A message from Tikrit (and update from Baghdad)

We received the following message overnight:

Dear Powerline: In the October referendum, Salah ah Din province, in the middle of the Sunni Triangle, had the largest percentage turnout of any of the provinces. Yes, they voted overwhelmingly against the new constitution, but the Sunnis were engaged. Tomorrow, all signs point to a large Sunni turnout, again.

In fact, pre-election polls indicate that the next national assembly will have four power blocks, with no single group dominating. If the polls are accurate, the Shia religious alliance will have the largest block, but less than 40% of all the seats. The Kurds and Sunnis each will have 20%, and the Allawi List, a secular block led by former PM Allawi, should take 15%, while minor parties split the rest. Since the new constitution requires a two-thirds majority for many decisions, this means that cross-ethnic, and cross-sectarian compromise will be essential. With power split four ways, a domineering, centralizing government centered in Baghdad – a requirement for a new dictator or strongman – is unlikely to return.

Of course, such fractured power can also hamper forward progress on many national issues, especially when considering that the Shia religious alliance has at least two major factions, as does the Sunni block and the Kurdish block. Still, the elections will be a success, some wind will be taken out of the insurgency, the Iraqi Army and Iraqi Police will continue to improve, US combat units will begin drawing down, and Democrats will start a mad dash to take credit for the success. Just imagine, a Middle Eastern country holding three major elections in a single year, voting in a constitution guaranteeing individual rights, and electing a multi-ethnic, multi-religious government.

One final point on turnout: it would likely be even higher without security constraints. Many Iraqis will not be able to make it to polling places due to curfews and travel restrictions. Given the constraints, a 60% turnout will be stupendous.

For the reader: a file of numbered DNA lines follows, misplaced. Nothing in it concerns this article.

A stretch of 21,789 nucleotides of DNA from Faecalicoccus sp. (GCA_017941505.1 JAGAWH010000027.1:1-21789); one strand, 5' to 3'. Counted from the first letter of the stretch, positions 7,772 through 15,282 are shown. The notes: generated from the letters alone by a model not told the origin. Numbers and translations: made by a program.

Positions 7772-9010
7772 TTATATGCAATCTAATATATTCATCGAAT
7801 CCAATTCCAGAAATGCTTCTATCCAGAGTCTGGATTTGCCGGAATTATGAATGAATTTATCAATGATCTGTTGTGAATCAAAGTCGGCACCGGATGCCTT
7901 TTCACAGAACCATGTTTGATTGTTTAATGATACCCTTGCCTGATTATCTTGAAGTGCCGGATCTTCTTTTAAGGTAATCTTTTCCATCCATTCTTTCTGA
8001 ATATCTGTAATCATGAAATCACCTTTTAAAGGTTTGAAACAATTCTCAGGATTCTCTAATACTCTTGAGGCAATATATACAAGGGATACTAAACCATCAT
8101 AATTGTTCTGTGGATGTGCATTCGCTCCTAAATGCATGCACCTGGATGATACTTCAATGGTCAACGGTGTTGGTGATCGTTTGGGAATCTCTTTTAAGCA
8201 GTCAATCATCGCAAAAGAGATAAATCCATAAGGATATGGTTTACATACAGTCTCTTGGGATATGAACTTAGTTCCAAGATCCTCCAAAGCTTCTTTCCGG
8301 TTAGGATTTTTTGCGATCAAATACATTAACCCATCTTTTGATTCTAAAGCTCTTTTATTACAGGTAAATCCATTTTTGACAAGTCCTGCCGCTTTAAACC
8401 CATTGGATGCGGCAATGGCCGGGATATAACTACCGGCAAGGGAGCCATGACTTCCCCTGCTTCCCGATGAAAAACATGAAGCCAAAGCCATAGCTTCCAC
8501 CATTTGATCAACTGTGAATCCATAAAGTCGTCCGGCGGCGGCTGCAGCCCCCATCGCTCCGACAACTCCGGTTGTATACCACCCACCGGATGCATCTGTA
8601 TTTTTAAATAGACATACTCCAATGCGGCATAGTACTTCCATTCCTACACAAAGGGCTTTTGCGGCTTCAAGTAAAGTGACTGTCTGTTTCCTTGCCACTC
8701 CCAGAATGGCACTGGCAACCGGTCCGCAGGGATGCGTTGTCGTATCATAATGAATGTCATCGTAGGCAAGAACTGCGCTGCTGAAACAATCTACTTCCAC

Name withheld by request
Colonel, US Army Reserve

See also Michael Rubin’s Wall Street Journal column this morning: “Iraqi beacon.”

UPDATE: Lieutenant Colonel John Kanaley writes from Baghdad:

I read with interest the letter from the Colonel in Tikrit. I completely agree with his sentiments. However, there is one point with which I disagree. The Democrats will not rush to claim victory after the success of the third election this year. Unfortunately, at a time when the military needs the support of all Americans, the Democrats are highlighting any negative news out of here for political gain.

As I write this, I am in a briefing room that has CNN on the screen. They are showing a press conference with Democratic leaders providing a “prebuttal” to the president’s speech on the war.

A “PREBUTTAL”!!! They can’t even wait to provide a rebuttal. They are so afraid of success here, they have to express their lack of support before the president even has a chance to discuss the current situation with the election just 12 hours away.

Congressman Murtha continually quotes a poll saying that 80% of Iraqis want Americans out of this country. If a poll were taken at the close of the Revolutionary War, I am confident that 80% of Americans would have said they would like the French out of the U.S. However, that does not convey the gratitude Americans had for the support of the French and a desire to continue friendly relations after the war. Of course the Iraqis want us to leave. They want us to leave after their country is secure, after they have established a firm, legitimate government, and after the terrorists have been defeated.

This is a great and historical period in American history. We will all be proud of our accomplishments once the Iraqis establish the first truly democratic government in the Arab world. Unfortunately, the Democrats will not join in with that celebration; rather, they will continue to degrade support for the military and for the Iraqi people.

John M. Kanaley
Lieutenant Colonel, U.S. Embassy-Baghdad

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